I’m not saying it’s a good thing or a bad thing and I’m really not into making some kind of social commentary here. That’s not my place and, frankly, I’m not smart enough to take that on.
But it gives one pause to think: Maybe it just depends on the type of smack. It could be anywhere from a mild swat on the rear, to an open handed slap, to a closed fisted-our-relationship-is-about-done hit. There are varying degrees of smacking, varying degrees of reasons, and varying degrees of if it’s working for you or not.
My mom was big on spanking. She’d use anything from an open hand to a belt. But she was at a huge disadvantage – she had four boys and she only weighed about 110 lbs soaking wet.
She had more credibility when we younger. Swats actually hurt and you didn’t want to push her into the belt range or –the most terrifying of all—the dreaded “wait until your dad gets home” range. But as we grew bigger, her spankings became kind of a running joke among the siblings. She would spank while we were standing up and wear herself to a frazzle and we hardly noticed she was there.
It would often get to the point where we’d ask her to please stop because we feared she’d hurt herself. She was a belt-wielding tempest in a thimble.
Until she discovered “Mom’s Helping Hand.”
We were on a driving vacation (huge mistake on my parent’s part). It’s never a vacation if you’re driving all day with three boys between ten and sixteen in the back seat.
My brothers and I fought incessantly. We were civil during a roadside break or if we stopped to eat, but that just gave us a chance to rest up for the next round of fighting. We’d start off in the car again and start in on each other again. When you’re younger you always want to start fights with your siblings verbally, but know that it’s going to get physical, well, just because it will.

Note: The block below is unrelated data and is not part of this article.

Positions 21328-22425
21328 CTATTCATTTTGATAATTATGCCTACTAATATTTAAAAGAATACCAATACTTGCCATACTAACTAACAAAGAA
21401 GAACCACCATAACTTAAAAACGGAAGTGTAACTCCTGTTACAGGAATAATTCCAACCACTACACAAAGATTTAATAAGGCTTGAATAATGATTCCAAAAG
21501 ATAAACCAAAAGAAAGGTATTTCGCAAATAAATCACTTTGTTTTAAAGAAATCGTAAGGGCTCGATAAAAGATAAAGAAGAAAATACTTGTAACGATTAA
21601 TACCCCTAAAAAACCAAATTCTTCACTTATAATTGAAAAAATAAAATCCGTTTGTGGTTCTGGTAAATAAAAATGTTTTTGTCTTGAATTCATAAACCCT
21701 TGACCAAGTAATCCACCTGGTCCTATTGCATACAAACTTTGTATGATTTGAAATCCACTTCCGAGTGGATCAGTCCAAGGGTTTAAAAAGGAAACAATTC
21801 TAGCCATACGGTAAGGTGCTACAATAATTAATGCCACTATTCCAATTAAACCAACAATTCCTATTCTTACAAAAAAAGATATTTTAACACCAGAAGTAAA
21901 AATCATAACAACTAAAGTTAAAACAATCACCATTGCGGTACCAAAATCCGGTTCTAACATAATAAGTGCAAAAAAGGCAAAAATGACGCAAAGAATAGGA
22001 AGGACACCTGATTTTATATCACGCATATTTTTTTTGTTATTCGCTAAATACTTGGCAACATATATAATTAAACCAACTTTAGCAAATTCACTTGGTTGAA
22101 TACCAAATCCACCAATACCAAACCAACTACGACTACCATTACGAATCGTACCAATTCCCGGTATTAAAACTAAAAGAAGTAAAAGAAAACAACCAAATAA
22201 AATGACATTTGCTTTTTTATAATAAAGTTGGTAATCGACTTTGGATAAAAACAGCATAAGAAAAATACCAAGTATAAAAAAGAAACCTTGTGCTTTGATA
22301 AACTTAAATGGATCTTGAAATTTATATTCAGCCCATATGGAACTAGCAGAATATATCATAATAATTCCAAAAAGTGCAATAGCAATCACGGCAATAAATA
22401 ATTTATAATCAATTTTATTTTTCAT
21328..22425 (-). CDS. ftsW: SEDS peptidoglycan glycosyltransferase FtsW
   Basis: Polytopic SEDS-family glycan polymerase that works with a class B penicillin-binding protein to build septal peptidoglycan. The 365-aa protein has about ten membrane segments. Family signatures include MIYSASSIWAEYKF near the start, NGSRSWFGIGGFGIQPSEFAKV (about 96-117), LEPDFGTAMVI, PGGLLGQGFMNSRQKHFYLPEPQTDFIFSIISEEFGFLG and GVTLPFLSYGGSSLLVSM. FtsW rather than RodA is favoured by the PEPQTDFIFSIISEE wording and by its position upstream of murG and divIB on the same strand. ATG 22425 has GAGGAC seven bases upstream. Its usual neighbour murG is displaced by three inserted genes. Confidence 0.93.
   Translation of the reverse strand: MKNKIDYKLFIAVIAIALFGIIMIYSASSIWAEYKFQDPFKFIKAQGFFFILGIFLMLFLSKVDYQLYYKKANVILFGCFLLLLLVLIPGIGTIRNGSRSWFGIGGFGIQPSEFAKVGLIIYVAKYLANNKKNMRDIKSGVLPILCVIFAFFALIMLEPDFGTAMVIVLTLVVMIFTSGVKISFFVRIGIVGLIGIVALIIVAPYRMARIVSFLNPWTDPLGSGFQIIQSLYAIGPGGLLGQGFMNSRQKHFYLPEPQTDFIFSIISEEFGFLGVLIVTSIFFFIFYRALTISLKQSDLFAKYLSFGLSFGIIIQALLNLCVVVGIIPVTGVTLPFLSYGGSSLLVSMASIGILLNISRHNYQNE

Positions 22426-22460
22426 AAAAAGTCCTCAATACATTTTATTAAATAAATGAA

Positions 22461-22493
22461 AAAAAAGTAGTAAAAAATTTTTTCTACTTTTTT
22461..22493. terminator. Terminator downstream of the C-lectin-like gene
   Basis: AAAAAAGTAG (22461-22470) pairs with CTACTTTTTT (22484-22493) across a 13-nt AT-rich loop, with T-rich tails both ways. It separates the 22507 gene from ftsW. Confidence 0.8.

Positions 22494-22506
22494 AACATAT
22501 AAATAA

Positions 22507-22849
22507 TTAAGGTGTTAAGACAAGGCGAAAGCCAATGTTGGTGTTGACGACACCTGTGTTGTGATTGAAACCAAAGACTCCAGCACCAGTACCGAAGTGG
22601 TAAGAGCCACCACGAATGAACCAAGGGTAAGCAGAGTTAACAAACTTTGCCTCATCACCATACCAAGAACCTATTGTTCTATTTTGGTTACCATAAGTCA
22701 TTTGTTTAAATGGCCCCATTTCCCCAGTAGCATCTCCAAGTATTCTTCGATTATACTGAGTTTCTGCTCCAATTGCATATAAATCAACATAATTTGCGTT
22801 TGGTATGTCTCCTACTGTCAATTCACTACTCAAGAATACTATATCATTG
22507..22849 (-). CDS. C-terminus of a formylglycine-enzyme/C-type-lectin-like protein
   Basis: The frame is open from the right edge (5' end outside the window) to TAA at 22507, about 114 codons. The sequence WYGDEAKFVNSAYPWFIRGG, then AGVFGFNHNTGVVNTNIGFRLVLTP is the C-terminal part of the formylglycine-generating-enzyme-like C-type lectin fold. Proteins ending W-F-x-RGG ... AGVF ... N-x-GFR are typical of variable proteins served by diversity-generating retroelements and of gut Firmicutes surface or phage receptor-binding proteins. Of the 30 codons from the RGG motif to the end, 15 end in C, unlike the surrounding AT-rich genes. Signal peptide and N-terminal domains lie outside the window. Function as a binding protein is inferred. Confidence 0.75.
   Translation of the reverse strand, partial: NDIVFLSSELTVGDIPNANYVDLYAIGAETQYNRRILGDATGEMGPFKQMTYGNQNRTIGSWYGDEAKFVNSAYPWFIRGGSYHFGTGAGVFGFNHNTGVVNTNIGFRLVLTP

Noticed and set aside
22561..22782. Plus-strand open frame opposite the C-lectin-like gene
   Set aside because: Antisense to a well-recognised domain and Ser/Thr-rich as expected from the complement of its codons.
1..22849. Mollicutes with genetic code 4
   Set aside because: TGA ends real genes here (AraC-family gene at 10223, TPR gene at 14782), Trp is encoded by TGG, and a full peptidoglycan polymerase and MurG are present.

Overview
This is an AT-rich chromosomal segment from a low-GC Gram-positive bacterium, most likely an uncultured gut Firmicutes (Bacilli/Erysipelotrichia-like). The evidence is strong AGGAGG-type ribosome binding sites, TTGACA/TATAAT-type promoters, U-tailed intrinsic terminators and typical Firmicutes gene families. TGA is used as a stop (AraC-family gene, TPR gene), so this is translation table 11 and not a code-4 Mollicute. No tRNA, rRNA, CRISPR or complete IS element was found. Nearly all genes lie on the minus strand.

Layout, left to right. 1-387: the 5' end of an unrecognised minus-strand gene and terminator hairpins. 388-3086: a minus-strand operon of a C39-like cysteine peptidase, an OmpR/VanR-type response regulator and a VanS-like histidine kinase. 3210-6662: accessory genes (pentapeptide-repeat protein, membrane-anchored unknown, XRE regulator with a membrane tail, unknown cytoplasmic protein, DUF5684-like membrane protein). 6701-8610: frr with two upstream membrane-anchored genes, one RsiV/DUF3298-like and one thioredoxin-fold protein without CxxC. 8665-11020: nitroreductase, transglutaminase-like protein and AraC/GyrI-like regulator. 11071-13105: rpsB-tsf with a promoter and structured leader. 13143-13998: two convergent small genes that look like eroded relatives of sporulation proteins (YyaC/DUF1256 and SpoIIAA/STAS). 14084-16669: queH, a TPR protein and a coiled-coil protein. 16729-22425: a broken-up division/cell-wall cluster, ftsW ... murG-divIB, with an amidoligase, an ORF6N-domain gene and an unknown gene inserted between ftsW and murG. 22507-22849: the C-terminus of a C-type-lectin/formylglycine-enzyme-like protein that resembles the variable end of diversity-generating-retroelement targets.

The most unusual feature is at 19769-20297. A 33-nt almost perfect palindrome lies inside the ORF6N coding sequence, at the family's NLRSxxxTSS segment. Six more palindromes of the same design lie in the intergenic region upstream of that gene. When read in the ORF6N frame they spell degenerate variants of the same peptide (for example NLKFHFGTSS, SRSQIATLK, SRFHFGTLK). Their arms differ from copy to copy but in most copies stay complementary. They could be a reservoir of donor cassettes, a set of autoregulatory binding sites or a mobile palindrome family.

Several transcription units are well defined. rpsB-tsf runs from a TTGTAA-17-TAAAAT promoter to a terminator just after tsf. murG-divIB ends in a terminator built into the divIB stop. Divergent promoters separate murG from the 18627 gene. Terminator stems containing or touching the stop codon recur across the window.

We’d start with the “He’s touching me!” thing and it quickly degenerated from there. Dad remained stoic in his driving, as though we didn’t even exist in his universe. Mom would try to turn in the passenger seat to smack us, but her position was awkward and her blows easy to deflect.
Finally, we stopped in a tiny town and went into a small store with all the usual small store accoutrements. As we spun the bumper sticker rack round and round, mom made a new discovery: a thin, plywood paddle in the shape of a hand. Written boldly across the paddle were the words: “Mom’s Helping Hand.”
Yes, back in the day they actually sold weapons (under the guise of 'souvenirs') for parents to use to smack their kids.
Our eyes bugged out just a bit as she held it and smiled. I don’t remember if the thing cost a dollar or twenty dollars –whatever the price, I’m sure she would have paid it.
She bought it and soon we were on our way again. And soon my brothers and I were at it again in the back seat. Mom gave us the required warning then reached back to smack us with the paddle.
The thing hardly hurt at all. In fact, my oldest brother laughed at her attempt. She tried smacking harder, but that only amused us all the more.
Then mom discovered the laws of physics or the laws of impact or just the simple fact that she could make a slight change that would have a profound impact (literally).
She lightly knocked my brother on the side of his head using the edge of the paddle.
His hands went up, one to defend himself from another paddle-edged blow, the other to rub the recent smack. Tears welled up in his eyes. My other brother and I watched in wonder.
What mom just did was effective.
Of course, we were just kids and too stupid to learn by the example just provided. We had to try it out for ourselves. And our theory was right: the edge of that damned paddle HURT.
We settled in quietly for the remainder of the vacation. Mom sat up front smiling. Dad was even smiling as he drove. If we even batted an eyelash in what could be construed as a confrontational manner, she’d lift the paddle and we’d shrink back into the seat.
I don’t know what ever became of that paddle, but however strange it may seem, I get nostalgic when I think of it.
I think I actually miss it.
And I know I miss my mom.